Brides and grooms aren’t the only ones footing a big bill for their wedding. A recent study suggested that the average guest will spend $673 on a single celebration–that’s right, nearly $700 on just one wedding.
To alleviate some of the financial pressure of attending a wedding, nationally-recognized Consumer Savings Expert, Andrea Woroch, offers us 8 money-saving tips for purchasing a wedding gift.
1. Compare prices on registry items. It’s wise to reference a registry to see what the couple wants, but it’s even smarter to compare prices among stores. Check out online retailers like Overstock which sell popular registry brands including Cuisinart, Breville and Dyson for less than most department and high-end stores. For example, the KitchenAid Metallic 5-Qt Stand Mixer is $120 cheaper at Overstock than at Williams-Sonoma.
2. Use discount gift cards. If you’re planning to give a gift card or you’re buying an item off a couple’s registry, save money by purchasing discount gift cards from GiftCardGranny.com. The site offers gift cards for less than face value with options for popular wedding gift stores like Macy’s, Bloomingdale’s, Pottery Barn and Williams-Sonoma. You can save over 20% off Macy’s gift cards and score a $100 gift card for less than $80.
3. Know where to find coupon codes. Most stores offer coupons these days, you just have to know where to look to find one. By signing up to receive an e-newsletter from Pottery Barn or Williams-Sonoma, you’ll get a coupon code for 10% off a future order. Otherwise, compare online codes at CouponSherpa.com to find deals like $10 off $75 at Macy’s or 20% off small appliances at Best Buy.
4. Head to a warehouse store. Big box stores like Costco and Sam’s Club sell popular registry items like blenders, food processors and other household goods for roughly 30% less. If you’re a member, this is the best place to buy both bridal shower and wedding gifts. For example, the Costco members can save $10 off the NutriBullet blender, plus receive extra value with additional accessories compared to Target and other traditional wedding gift stores.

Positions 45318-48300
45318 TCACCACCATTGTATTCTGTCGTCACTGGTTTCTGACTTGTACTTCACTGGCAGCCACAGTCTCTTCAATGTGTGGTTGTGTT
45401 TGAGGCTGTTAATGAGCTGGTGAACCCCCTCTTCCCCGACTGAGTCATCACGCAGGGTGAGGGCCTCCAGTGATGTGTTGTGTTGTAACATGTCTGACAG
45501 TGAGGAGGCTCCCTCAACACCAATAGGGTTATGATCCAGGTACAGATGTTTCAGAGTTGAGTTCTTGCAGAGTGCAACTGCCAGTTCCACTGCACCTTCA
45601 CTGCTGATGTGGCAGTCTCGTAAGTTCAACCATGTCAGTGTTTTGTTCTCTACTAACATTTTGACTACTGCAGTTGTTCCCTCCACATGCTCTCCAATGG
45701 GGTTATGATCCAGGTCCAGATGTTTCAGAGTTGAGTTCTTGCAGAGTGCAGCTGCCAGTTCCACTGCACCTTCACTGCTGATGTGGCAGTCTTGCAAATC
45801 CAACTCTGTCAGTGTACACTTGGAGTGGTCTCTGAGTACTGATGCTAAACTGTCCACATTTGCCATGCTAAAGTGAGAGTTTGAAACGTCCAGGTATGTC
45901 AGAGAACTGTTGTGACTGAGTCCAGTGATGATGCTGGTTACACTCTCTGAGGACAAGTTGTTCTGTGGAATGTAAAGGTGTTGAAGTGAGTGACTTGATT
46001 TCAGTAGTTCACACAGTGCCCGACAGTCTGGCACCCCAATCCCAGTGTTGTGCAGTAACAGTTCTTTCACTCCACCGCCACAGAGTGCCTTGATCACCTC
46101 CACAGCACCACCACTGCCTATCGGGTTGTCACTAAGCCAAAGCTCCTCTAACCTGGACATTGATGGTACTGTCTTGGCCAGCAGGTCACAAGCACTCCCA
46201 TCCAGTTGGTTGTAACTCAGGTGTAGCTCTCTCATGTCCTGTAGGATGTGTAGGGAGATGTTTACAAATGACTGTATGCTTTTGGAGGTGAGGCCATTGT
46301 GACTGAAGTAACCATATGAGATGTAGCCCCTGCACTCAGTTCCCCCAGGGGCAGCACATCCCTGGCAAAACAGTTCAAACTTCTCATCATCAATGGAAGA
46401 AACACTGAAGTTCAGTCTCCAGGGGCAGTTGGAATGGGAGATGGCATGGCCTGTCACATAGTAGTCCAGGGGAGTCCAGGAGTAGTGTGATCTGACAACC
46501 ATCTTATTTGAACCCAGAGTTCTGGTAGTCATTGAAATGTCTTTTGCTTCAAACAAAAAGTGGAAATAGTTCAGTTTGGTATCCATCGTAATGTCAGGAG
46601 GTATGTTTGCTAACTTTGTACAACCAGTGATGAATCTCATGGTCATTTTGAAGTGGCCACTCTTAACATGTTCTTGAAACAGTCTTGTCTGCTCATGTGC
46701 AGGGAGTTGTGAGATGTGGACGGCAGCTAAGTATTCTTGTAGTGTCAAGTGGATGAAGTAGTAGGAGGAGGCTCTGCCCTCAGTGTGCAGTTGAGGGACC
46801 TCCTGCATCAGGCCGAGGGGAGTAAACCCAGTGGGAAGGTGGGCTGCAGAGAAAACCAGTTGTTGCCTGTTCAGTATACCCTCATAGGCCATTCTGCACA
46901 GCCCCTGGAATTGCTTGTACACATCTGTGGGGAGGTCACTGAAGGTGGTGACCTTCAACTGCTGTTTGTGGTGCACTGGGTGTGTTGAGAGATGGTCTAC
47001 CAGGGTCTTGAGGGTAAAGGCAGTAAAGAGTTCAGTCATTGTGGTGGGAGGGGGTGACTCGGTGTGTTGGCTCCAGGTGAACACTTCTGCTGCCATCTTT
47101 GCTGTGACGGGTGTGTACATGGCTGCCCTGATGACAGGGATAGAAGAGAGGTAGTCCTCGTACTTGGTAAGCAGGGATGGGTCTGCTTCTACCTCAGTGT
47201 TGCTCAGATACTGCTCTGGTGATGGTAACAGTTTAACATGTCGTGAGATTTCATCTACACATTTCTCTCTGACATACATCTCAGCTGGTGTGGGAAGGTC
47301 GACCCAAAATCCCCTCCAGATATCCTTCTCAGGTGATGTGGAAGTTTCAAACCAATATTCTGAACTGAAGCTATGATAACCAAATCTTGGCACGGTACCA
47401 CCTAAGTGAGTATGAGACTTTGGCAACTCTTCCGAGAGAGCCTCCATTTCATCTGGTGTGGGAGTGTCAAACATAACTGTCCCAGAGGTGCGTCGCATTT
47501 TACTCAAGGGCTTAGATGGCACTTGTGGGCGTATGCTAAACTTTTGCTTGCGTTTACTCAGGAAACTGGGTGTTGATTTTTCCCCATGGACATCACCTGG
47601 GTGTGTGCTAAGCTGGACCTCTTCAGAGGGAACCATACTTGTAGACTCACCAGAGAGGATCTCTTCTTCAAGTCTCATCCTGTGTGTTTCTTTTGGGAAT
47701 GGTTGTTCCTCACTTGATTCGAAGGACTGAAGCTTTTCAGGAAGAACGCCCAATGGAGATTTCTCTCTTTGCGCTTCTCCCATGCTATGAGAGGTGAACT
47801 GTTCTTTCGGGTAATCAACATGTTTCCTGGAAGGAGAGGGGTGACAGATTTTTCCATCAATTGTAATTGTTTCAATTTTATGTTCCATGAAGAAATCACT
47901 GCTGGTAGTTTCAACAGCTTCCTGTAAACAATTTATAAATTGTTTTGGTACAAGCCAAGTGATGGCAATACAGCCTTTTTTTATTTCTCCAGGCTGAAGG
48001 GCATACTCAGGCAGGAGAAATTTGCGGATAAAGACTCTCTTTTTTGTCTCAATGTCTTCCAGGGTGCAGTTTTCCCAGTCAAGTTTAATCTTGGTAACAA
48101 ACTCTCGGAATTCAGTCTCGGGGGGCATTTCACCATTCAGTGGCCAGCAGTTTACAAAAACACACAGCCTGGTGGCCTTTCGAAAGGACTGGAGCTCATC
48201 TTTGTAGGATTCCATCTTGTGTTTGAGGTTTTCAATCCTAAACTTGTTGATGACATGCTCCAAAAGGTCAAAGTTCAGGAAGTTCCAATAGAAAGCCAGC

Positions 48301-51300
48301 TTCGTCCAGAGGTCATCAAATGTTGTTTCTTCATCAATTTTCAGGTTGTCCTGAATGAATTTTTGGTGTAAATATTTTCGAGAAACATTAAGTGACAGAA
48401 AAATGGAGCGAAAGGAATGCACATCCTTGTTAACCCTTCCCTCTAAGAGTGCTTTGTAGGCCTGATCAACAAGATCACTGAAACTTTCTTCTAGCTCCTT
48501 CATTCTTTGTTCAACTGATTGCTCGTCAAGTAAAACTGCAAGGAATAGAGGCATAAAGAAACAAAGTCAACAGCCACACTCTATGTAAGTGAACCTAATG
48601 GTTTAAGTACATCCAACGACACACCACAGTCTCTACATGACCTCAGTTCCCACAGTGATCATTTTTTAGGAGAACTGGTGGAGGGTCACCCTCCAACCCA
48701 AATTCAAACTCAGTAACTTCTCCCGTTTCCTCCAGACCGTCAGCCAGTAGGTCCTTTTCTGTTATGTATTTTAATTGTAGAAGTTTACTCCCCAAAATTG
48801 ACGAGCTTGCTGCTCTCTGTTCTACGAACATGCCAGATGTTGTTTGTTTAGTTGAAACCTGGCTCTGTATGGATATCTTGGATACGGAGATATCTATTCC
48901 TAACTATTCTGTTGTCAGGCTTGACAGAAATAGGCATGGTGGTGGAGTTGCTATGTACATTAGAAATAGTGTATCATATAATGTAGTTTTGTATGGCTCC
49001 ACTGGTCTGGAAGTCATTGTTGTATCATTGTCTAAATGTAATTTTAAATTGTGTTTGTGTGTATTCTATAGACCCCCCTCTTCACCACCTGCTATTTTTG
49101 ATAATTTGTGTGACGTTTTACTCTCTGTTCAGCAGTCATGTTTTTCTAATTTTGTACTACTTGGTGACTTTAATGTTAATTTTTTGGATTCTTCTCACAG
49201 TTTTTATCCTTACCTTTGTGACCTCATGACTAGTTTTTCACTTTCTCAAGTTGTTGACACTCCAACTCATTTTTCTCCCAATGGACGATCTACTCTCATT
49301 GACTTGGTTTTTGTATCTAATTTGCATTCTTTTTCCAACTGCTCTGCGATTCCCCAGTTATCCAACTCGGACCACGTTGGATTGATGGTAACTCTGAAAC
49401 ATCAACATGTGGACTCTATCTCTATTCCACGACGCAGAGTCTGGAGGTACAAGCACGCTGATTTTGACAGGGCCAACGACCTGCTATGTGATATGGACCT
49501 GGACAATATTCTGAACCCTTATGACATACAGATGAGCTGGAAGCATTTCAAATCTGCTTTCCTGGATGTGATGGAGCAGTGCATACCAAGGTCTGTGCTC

5. Go in on a big gift. If the couple registered for an expensive item that is out of range for one person to afford — like a $500 Dyson vacuum — find a group of friends or relatives to split the cost. Since most couples can’t afford such luxury goods, they’ll appreciate the big-ticket item while it’s an opportunity to help each guest save a bit.
6. Get gift wrap and cards at the dollar store. While the cost of wrapping the gift and signing a greeting card seems insignificant, you may be tacking on another $20 to an already pricey present and every dollar counts! Save money on gift wrap basics at your local dollar store where you can find 50-cent greeting cards and wrapping supplies for $1.
7. Offer your services. If money is really tight, offer your services in lieu of a physical gift. Whether it’s doing hair and makeup for the bride and her maids, putting your photography skills at work at the ceremony or dog-sitting while the couple’s away on their honeymoon, your services will alleviate additional pressure on the wedding budget.
8. Spread out purchases. If you recently bought a gift for the bridal shower or booked airfare and hotel for the wedding, don’t feel pressured to purchase a gift right away, especially if funds are limited. The bride and groom would never want you to go into debt to attend their nuptials so space out your expenses. Simply follow the traditional wedding etiquette rule and send a gift within one year from the event date. Just don’t forget!
Andrea Woroch is a nationally-recognized Consumer Savings Expert for Kinoli Inc., who helps consumers live on less without radically changing their lifestyles. From smart spending tips to personal finance advice, Andrea transforms everyday consumers into savvy shoppers. She has been featured among top news outlets such as Good Morning America, NBC’s Today, MSNBC, Dr. OZ, New York Times, Kiplinger’s Personal Finance, CNNMoney and many more. For more information, visit AndreaWoroch.com or follow her on Twitter for daily savings advice and tips.